July 24th - October 14th (82 Days)

Stats
Map of Journey

It's been a few weeks since I've been off of the trail and I feel like this is the first time I've been able to sit down and consciously reflect on my journey. Part of the trail is putting your life on hold and picking it back up when you get back. I'm very fortunate to have family and friends that have enabled me to transition back into normal life easier. When I completed my first hike in 2017, I was surprised how jarring it was to come back into civilization. You aren't packing up at the crack of dawn every day. You aren't exhausted at the end of every day. You aren't seeing new and beautiful scenery and wildlife every day. You can shower and eat normal food again. It's those million little things that make up everyday life that take some getting used to again.

When I finished the section up to Canada, I wrote that I wasn't sure how much long distance hiking I'd do in the future. It's tough. For the first month or so, I was happy to have heat, a bed to sleep in and lots of good food to eat. As the days move on, I started to realize how much I missed the wilderness. It had become a huge part of my life and I took almost every opportunity I could to get back out and explore again.

When I decided that I was going to finish out the PCT earlier this year, I was more excited for it than I had been since crossing the Canadian border. This hike was different. I had experience. I knew how hard I could push my body. I knew how to handle seeing wild bears and rattlesnakes. I knew what going days without seeing anyone was like. It felt less like being pushed out of an airplane and more like flying.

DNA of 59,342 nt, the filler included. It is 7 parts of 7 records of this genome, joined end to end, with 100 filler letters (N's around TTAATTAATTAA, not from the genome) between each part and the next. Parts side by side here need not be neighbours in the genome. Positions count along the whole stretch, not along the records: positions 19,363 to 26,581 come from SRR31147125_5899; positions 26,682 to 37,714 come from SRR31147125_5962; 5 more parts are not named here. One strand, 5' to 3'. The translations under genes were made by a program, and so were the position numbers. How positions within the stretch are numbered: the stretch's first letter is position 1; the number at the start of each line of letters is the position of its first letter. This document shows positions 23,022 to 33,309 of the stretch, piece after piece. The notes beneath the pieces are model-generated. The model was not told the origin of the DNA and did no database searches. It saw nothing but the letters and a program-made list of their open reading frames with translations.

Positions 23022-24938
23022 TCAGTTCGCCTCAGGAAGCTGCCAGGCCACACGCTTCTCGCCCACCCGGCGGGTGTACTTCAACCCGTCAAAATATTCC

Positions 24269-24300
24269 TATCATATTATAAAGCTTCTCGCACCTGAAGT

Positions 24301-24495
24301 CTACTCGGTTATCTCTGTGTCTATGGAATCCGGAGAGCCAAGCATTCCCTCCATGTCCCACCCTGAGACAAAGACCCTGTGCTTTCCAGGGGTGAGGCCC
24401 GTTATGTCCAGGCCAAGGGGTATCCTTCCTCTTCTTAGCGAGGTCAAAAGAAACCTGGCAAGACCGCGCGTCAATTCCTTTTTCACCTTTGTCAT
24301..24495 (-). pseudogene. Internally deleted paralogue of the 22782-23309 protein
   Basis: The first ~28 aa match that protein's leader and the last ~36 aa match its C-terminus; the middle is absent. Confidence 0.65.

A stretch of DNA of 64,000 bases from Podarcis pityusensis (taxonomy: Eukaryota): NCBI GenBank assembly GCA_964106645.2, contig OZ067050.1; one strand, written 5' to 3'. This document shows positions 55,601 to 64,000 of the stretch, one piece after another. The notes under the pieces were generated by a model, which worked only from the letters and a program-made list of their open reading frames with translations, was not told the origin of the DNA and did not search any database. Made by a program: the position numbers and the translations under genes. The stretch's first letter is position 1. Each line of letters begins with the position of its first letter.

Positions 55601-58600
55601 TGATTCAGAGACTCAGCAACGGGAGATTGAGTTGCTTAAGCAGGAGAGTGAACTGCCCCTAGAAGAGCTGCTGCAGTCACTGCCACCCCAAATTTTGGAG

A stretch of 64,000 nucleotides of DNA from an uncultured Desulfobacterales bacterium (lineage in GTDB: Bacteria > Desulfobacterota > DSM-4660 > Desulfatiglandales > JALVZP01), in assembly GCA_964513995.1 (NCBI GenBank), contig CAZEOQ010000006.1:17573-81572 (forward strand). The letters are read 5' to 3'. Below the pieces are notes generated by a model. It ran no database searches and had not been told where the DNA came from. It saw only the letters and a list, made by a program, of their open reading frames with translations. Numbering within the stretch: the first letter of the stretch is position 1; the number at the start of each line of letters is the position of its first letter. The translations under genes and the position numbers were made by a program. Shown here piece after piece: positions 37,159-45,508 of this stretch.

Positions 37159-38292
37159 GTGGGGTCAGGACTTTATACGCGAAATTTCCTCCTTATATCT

Yet the trail still had plenty surprises. The Sierras pushed me harder physically than any other section. I got to experience kit foxes, cougars, and desert insects. I was far more alone going southbound than any place going northbound. I got to see sections of California I had never even heard of despite living in it for the first 20+ years of my life.

I hope when I look back on this hike, I will remember it as fondly as I did going northbound. I thought that my first journey on the PCT was the experience of a lifetime. I now see it as the start of a lifetime of exploration.

Elevation Profile

Wildlife seen: black bears, cougars, Rattlers, kangaroo rats, grouse, deer, golden eagle, kit fox, coyotes, rabbits, squirrel, golden trout, hummingbird moth, orange-tip butterfly, tiger lily

PS: I've updated my old posts to have maps and mileage info, so check those out if you are interested. Special thanks to Craig's PCT Planner for calculating some of these stats.